Alexander Hamilton and the principle of infant industries

December 31, 2015 at 11:08 am

Alexander Hamilton on the $10 bill.

Recently, Republican utility regulators in Nevada rolled back incentives for solar energy. One of the big arguments put forward is that these subsidies “distort markets.”

In 2013, fossil fuels accounted for 115x the amount of production from solar energy. Source: Forbes In 2013, fossil fuels accounted for 115x the amount of production from solar energy. Source: Forbes[/caption]

Solar power accounts for roughly 0.7 quadrillion Btus of annual power generation compared to 81 quadrillion Btus of annual power generation from fossil fuels.

In other words, the energy market is already “distorted.” If you think about it, we all know the problem with these distortions. It’s hard to break into a market already dominated by big existing players. Even if something better exists.

Here’s a little bit more about how markets work.

7 things it’s no longer possible to believe after Donald Trump

December 18, 2015 at 11:35 am

With the rise of Donald Trump, there’s certain things that have become almost laughable to believe. Here’s seven.

Donald Trump at CPAC. Photo courtesy of Gage Skidmore. Donald Trump at CPAC. Photo courtesy of Gage Skidmore.

Why regulations increase when you privatize government

November 15, 2015 at 11:17 pm

Every now and then some politician pulls a stunt where they print out a list of regulations from some agency or other to try to make the point about the “burden” of regulation.

Mitch McConnell speaking at the CPAC 2011 conference. Photo CC 2.0 courtesy of Gage Skidmore. Mitch McConnell speaking at the CPAC 2011 conference. Photo CC 2.0 courtesy of Gage Skidmore.

What they don’t talk about is that privatization creates more regulations.

Why?

Robert Reich’s “Saving Capitalism” or how to have better conversations about the economy

November 6, 2015 at 7:19 pm

A few weeks back, I saw Robert Reich speak at Joseph-Beth Booksellers here in Cincinnati. He is an outstanding speaker and if you ever have the chance, go see him talk. Brilliant. Funny. Experienced. Gregarious. He is just as good in person as his writing.

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He started out by joking that his new book alienated everyone. He said, half the people I spoke with said, what needs saving? And the other half said, why save it? First of all, I could tell he spoke with a lot of people on both sides because he spoke about the elephant in the room – how the conversation is so often framed. And second of all, he used this as a great segue to how to get out of this trap we so often face, that the conversation comes down to some kind of less government/more government argument. The beauty of Reich’s book isn’t necessarily economic. The beauty of it is that Reich understands how to have better conversations with people about the economy. This ability to have better conversations about the economy is important because almost every discussion relates back in some way to our views about the economy. Every one. So today, I’m going to set aside self-publishing and talk about a few of the things Reich said, because this is a conversation I have with people all the time, and his new book, Saving Capitalism.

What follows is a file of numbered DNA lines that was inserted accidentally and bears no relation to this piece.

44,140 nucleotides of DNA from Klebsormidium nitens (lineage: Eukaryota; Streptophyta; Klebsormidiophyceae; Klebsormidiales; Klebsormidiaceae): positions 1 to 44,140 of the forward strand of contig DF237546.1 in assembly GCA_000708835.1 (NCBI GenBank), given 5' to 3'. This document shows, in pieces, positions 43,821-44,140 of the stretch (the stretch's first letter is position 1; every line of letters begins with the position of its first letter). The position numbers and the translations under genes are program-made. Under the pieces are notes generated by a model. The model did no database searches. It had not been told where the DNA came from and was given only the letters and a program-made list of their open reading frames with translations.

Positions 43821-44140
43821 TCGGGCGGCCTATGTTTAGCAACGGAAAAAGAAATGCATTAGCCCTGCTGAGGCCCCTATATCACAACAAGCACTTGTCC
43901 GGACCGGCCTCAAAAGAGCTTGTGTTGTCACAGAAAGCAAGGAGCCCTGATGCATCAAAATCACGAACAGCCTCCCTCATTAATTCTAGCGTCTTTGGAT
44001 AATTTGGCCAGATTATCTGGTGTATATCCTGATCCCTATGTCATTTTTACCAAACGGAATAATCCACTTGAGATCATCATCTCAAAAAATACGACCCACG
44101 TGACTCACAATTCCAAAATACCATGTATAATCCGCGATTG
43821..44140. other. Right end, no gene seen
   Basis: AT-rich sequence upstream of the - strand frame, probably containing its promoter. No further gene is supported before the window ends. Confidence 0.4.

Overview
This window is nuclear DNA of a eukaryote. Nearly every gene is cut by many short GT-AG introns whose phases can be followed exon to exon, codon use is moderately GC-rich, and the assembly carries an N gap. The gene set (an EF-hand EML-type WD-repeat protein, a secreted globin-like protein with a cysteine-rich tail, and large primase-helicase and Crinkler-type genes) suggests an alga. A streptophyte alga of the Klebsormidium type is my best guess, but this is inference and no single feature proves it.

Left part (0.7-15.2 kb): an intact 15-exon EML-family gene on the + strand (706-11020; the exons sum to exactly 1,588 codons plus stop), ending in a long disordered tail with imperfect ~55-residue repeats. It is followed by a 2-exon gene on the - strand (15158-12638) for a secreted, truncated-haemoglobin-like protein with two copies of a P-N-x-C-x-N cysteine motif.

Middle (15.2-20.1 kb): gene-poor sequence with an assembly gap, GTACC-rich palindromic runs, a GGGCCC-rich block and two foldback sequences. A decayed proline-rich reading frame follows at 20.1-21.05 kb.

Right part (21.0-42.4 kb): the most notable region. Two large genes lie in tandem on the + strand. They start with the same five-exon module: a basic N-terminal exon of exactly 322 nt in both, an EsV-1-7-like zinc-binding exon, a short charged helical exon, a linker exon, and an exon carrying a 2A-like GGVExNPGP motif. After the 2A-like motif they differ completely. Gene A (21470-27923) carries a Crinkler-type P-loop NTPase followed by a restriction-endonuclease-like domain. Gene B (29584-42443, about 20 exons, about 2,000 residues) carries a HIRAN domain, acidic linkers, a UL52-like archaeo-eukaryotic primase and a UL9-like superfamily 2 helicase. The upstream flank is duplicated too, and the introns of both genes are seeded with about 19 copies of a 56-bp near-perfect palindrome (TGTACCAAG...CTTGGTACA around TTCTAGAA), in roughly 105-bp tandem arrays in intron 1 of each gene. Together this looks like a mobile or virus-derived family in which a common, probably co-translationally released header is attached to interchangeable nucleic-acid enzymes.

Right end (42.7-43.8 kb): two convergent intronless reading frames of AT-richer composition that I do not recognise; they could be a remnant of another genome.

Two charts that explain the difference between the U.S. Chamber of Commerce and unions

September 14, 2015 at 1:51 pm

We often hear that unions are somehow on a par with corporate special interest groups when it comes to lobbying.

From 2008-2015, the U.S. Chamber of Commerce and its Institute for Legal Reform spent $792,420,000 (#1 and #3 in the graphic). This is roughly 3x what second place lobbying organization the National Association of Realtors spent.

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By comparison during the same time period, the first union to appear on the list at #182, the AFL-CIO, spent $22,300,000. The U.S. Chamber of Commerce spent roughly 35x the AFL-CIO on lobbying over this eight year period.

Distribute it right to begin with

June 26, 2015 at 10:26 pm

Corporate special interest groups have hit upon a very powerful framing of the economy and government that involves something they call “redistribution”.

It has been played over and over in the media more than any annoying pop ballad I can remember. So much so in fact that I bet you could describe the framing w/o me saying a word.

It looks like this: